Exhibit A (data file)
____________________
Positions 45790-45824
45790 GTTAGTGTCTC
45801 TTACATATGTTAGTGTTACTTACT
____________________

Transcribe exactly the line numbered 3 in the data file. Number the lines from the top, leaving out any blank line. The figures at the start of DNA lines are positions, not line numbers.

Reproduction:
45801 TTACATATGTTAGTGTTACTTACT